Giarritano st in daily life
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Giarritano st in daily life Giarritano st in daily life Document Transcript

  • Leah GiarritanoFebruary 5, 2011LIS409LEAStorytelling in Your Daily LifePrior to the start of this course, I had the preconceived notion that storytelling was aformal process undertaken by professionals trained in the art of storytelling. Ofcourse, I had the quaint images of yesteryear in the back of my mind with Pa Ingallssitting around the hearth telling stories to his family, but I thought those wereremnants of a bygone era which were since replaced by formal storytellers andstorytelling experiences. While I always yearned to be on the prairie with Pasnuggled up around the fire with all the other Ingalls kids listening to his tales, Inever imagined that I was a storyteller or that I engaged in storytelling on a dailybasis. Although not the dynamic, polished storyteller appearing at a storytellingevent or the figure gathering her family around the fire for an evening story afterdinner, I too am a storyteller in my own right.Since beginning this course, and especially since I started journaling about thestorytelling experiences in my daily life, I have come to realize that my life is full ofwonderful and rich stories. I am the giver and receiver of both experiences in a waythat I didn’t previously recognize.I love to tell stories. I like to take my time and share the details, big and small, ofoccurrences from my day with my family. I tend to be dramatic when I recreate thescenes I’m capturing and enjoy making my children laugh. I use facial expressions,
  • hand gestures and try to be as animated as possible to engage them and capturetheir attention. I feed off their interest and amusement, which further encourageand animate my story. In studying myself over the past several weeks, I’ve alsohoned in on my use of exaggeration as a means of adding color and dimension to mystories. I’ve noticed that I even get questioned by my husband regarding whether ornot what I’m saying actually happened or if I’ve exaggerated just a bit. Speaking ofmy husband, I do find that I tailor my stories based on my audience. Where mychildren definitely love my long, colorful depictions, my husband much prefers amore succinct, matter-of-fact version.What is most interesting to me is that the majority of this storytelling has beenhappening “under the radar,” at least under my radar. I’m truly amazed thatstorytelling is such a large part of my life even though it’s always something that hassounded intimidating to me. Of course, I realize that most of my stories are beingtold to those with whom I am extremely close and comfortable being myself. In frontof people I don’t know very well, the experience wouldn’t be as natural orcomfortable and probably not as frequent, especially without a lot of thought andpractice. Most of my observed storytelling experiences are off the cuff andspontaneous.In examining the origins of my storytelling experiences, I realize my Dad has playeda major role in shaping my storytelling life. I grew up listening to stories about hischildhood. I see clearly that it is his way of feeling close to me and sharing memories 2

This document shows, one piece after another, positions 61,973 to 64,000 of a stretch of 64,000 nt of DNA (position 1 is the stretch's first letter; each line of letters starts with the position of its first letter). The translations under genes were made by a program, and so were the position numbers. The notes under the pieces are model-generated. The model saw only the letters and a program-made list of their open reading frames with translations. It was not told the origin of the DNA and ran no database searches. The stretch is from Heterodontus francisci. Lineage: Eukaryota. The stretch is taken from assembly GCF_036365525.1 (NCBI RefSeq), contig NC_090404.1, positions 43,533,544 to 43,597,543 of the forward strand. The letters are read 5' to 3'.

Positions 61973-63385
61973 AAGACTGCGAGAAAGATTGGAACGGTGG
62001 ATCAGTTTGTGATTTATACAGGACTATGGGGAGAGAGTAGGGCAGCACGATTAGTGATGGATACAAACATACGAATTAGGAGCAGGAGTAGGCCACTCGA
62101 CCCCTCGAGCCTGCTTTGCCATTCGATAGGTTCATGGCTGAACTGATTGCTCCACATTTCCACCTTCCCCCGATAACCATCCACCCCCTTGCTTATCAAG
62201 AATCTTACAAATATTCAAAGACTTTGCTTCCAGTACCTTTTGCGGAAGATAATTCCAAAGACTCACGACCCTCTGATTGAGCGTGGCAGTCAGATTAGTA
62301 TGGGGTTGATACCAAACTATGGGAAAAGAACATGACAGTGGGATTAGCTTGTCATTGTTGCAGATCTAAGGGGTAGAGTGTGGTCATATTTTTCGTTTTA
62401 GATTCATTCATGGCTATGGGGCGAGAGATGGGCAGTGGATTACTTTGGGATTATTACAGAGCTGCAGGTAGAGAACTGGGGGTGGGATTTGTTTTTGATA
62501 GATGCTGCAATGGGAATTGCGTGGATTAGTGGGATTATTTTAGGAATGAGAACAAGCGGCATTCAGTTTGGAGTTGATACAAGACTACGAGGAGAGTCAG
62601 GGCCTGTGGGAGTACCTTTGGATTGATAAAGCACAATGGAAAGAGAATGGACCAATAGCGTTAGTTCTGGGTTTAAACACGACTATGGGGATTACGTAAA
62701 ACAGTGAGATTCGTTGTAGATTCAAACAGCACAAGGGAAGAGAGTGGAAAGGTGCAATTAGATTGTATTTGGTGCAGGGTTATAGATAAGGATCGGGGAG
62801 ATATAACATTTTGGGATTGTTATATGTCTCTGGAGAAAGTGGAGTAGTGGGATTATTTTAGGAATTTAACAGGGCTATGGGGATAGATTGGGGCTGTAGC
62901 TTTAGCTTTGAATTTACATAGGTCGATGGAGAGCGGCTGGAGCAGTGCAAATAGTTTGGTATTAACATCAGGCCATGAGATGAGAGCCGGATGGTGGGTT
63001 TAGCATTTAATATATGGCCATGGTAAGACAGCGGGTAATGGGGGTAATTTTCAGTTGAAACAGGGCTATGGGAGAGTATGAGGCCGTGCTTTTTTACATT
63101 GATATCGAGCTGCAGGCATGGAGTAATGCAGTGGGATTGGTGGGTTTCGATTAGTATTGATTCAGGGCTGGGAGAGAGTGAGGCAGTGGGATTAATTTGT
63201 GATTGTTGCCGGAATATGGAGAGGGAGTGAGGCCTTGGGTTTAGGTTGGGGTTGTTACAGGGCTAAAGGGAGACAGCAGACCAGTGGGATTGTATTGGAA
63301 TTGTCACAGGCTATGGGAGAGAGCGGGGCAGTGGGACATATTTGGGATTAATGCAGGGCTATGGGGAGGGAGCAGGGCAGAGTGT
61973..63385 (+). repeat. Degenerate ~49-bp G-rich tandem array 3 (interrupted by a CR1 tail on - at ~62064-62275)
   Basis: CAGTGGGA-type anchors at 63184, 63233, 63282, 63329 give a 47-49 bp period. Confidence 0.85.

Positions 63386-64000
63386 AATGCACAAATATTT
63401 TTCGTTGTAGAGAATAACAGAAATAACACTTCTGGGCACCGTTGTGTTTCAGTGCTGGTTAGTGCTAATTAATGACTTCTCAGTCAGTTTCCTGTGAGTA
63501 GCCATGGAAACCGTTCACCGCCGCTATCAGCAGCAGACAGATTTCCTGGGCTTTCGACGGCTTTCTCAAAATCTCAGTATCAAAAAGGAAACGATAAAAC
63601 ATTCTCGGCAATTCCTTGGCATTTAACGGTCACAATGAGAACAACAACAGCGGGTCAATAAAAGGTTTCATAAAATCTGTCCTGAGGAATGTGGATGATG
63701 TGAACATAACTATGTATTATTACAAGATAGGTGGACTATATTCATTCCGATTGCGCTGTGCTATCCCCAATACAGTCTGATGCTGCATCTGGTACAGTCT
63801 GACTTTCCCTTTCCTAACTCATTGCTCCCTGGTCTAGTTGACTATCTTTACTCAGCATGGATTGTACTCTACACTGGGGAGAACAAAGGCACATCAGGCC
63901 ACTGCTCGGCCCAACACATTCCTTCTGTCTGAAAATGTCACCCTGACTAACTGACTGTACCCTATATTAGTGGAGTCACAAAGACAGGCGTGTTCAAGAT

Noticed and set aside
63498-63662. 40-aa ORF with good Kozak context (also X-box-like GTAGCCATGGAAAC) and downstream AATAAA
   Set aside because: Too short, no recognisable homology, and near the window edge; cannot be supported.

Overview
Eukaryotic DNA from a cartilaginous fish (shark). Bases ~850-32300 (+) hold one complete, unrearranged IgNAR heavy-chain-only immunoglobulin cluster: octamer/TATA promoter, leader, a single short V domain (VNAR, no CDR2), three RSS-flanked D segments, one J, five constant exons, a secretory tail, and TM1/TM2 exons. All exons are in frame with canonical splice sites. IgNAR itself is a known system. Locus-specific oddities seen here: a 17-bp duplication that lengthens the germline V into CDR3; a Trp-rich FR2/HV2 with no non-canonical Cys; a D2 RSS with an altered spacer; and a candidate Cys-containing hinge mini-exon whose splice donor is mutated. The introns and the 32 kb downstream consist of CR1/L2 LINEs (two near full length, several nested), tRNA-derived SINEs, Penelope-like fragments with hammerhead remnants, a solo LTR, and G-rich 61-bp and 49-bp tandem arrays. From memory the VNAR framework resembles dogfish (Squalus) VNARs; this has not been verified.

• that are important to him. With twelve siblings, he has many funny and outlandishstories about growing up in a house with that many children. More than just tryingto be funny though, it is clear to me that he always tries to share a piece of himself inhis stories, something that I’ll remember and maybe even choose to pass along tomy children. I believe that it’s his way of documenting and preserving our family’shistory. As a child, his stories were often told to me as we drove around in the cartogether. He enjoyed (and still does) incorporating locations into his stories andwould often drive us to far-off destinations so I could see the lake where the hookwent through his lip, the apartment my great grandparents lived in when he was achild, or the dental office he went to when he got his first tooth pulled. I, too, havefound that I now drive my children past notable locations from my youth when wereturn to the town I grew up in to visit my Mom. As we pass my old house, the placewhere I first worked or even my old schools, I enjoy sharing stories about that timein my life to reveal a piece of my historyto them, just like my Dad did with me.My Mom, one of six children, grew up poor. As she told me about her childhood Irealized that, because she was surrounded by a loving family, she was happy in spiteof her challenges. She spent her days playing with her siblings around theneighborhood because their house was too small to play inside. They climbed trees,collected American Indian arrowheads, played house, and hide and seek. Whatsurprised me most was that, other than a rusty old tea set, they had no toys growingup. She had no dolls, balls, jump ropes or hula-hoops and despite this, she had a veryhappy childhood filled with adventure, fun and familial bonds. This story of her 3